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Report No. 13

67. Section 43.-

The Contract Act treats all contracts as joint and several. The necessary consequence is that it is not open to one promisor who is sued to compel the promisee to sue others. There has, however, been considerable divergence of opinion on the effect of a judgment obtained by the promisee against one out of a number of promisors. In the words of the Federal Court,1 unlike English Law, the Indian Law makes a general liability joint and several, in the absence of an agreement to the contrary. It is, therefore, open to the promisee to sue any one or some of the joint promisors and it is no defence to such a suit that all the promisors should have been made parties. We think that Strachey, C.J., correctly stated the law in Muhammad Askari v. Radhe Ram, 22 All 307 when he said:

"The doctrine now rests not so much on King v. Hoare, 153 ER 206, as on the judgment of the Law Lords in Kendall v. Hamilton, (1879) 4 AC 504. As explained in these judgments the doctrine that there is in the case of a joint contract a single cause of action which can only be once sued on is essentially based on the right of joint debtors in England to have all their contractors joined as defendants in any suit to enforce the joint obligation. The right was in England enforceable before the Judicature Act by means of a plea in abatement, and since the Judicature Acts by an application for joinder which is determined on the same principles as those on which the plea in abatement would formerly have been dealt with.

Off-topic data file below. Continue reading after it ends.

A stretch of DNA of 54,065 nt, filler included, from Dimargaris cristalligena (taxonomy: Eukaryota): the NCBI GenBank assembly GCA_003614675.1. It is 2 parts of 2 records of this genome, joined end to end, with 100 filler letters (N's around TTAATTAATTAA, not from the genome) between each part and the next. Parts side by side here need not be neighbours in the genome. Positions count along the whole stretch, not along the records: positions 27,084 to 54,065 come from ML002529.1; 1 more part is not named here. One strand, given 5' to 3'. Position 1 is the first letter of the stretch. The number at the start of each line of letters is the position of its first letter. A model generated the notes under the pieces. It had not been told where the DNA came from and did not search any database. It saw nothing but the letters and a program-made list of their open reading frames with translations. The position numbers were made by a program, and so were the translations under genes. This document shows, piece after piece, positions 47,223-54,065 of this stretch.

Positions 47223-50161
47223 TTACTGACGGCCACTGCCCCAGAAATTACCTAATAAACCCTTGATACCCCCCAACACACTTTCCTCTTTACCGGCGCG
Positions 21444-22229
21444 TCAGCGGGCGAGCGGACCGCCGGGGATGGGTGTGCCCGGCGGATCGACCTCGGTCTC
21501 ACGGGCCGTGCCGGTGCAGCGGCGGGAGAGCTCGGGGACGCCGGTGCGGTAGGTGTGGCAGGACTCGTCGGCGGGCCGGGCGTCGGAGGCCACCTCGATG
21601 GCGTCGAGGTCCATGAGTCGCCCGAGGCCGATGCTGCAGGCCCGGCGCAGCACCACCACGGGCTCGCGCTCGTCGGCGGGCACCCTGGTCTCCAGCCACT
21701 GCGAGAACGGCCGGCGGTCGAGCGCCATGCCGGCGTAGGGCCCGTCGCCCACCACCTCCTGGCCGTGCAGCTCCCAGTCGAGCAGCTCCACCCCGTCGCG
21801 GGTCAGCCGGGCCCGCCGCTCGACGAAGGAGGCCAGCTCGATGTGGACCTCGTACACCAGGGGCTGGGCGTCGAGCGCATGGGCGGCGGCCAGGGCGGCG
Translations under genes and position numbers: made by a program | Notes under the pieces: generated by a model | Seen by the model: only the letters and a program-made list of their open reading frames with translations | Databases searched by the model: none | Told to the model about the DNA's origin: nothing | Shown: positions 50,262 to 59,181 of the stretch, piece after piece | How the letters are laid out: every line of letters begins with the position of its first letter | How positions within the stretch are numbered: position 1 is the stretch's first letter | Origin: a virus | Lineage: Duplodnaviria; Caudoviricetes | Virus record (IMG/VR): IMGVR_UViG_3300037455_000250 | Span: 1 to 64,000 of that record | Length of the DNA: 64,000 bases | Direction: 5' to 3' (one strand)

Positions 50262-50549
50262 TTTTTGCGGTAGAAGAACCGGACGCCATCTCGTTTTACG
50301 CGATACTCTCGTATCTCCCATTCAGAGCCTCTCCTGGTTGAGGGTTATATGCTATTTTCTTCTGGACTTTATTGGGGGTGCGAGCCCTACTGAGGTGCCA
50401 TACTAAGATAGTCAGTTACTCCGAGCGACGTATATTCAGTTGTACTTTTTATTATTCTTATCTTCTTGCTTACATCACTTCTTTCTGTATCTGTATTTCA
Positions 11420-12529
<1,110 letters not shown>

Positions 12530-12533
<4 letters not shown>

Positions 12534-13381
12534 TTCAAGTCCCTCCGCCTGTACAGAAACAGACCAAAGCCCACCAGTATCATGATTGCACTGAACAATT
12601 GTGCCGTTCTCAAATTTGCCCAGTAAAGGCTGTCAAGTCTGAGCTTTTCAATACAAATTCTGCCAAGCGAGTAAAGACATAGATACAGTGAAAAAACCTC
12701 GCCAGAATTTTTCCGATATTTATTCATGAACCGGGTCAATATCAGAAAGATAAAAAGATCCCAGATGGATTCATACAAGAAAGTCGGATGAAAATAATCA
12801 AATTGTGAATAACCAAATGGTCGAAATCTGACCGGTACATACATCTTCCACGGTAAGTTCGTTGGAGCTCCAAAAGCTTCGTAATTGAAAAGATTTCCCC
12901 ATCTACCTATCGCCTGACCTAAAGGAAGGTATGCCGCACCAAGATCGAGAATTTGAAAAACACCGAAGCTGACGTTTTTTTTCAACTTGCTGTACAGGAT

In India that right of joint debtors has been expressly excluded by section 43 of the Contract Act, and, therefore, the basis of the doctrine being absent, the doctrine itself is inapplicable. Cessante ratione legis, cessat ipsa lex."1 The result is that a decree obtained against some of several joint promisors remaining unsatisfied ought not to be held as a bar to a subsequent action against the other promisors. We recommend that this result may be incorporated in the Act by inserting a new section.2

1. 22 All 307 (311,312).

2. Vide section 44A, App I.

In this connection, we suggest that while revising the Code of Civil Procedure it should be considered if it is necessary to introduce a specific provision making it clear whether a joint promisor can, when sued for contribution by his co-promisor, resist the suit on the ground that in the creditor's suit (to which the joint promisor was not a party) the co-promisor (suing for contribution) did not negligently or otherwise, set up defences which could have been legitimately raised to defeat the claim.

68. Sections 45-48.- No change is considered necessary in sections 45 to 48.



Indian Contract Act, 1872 Back




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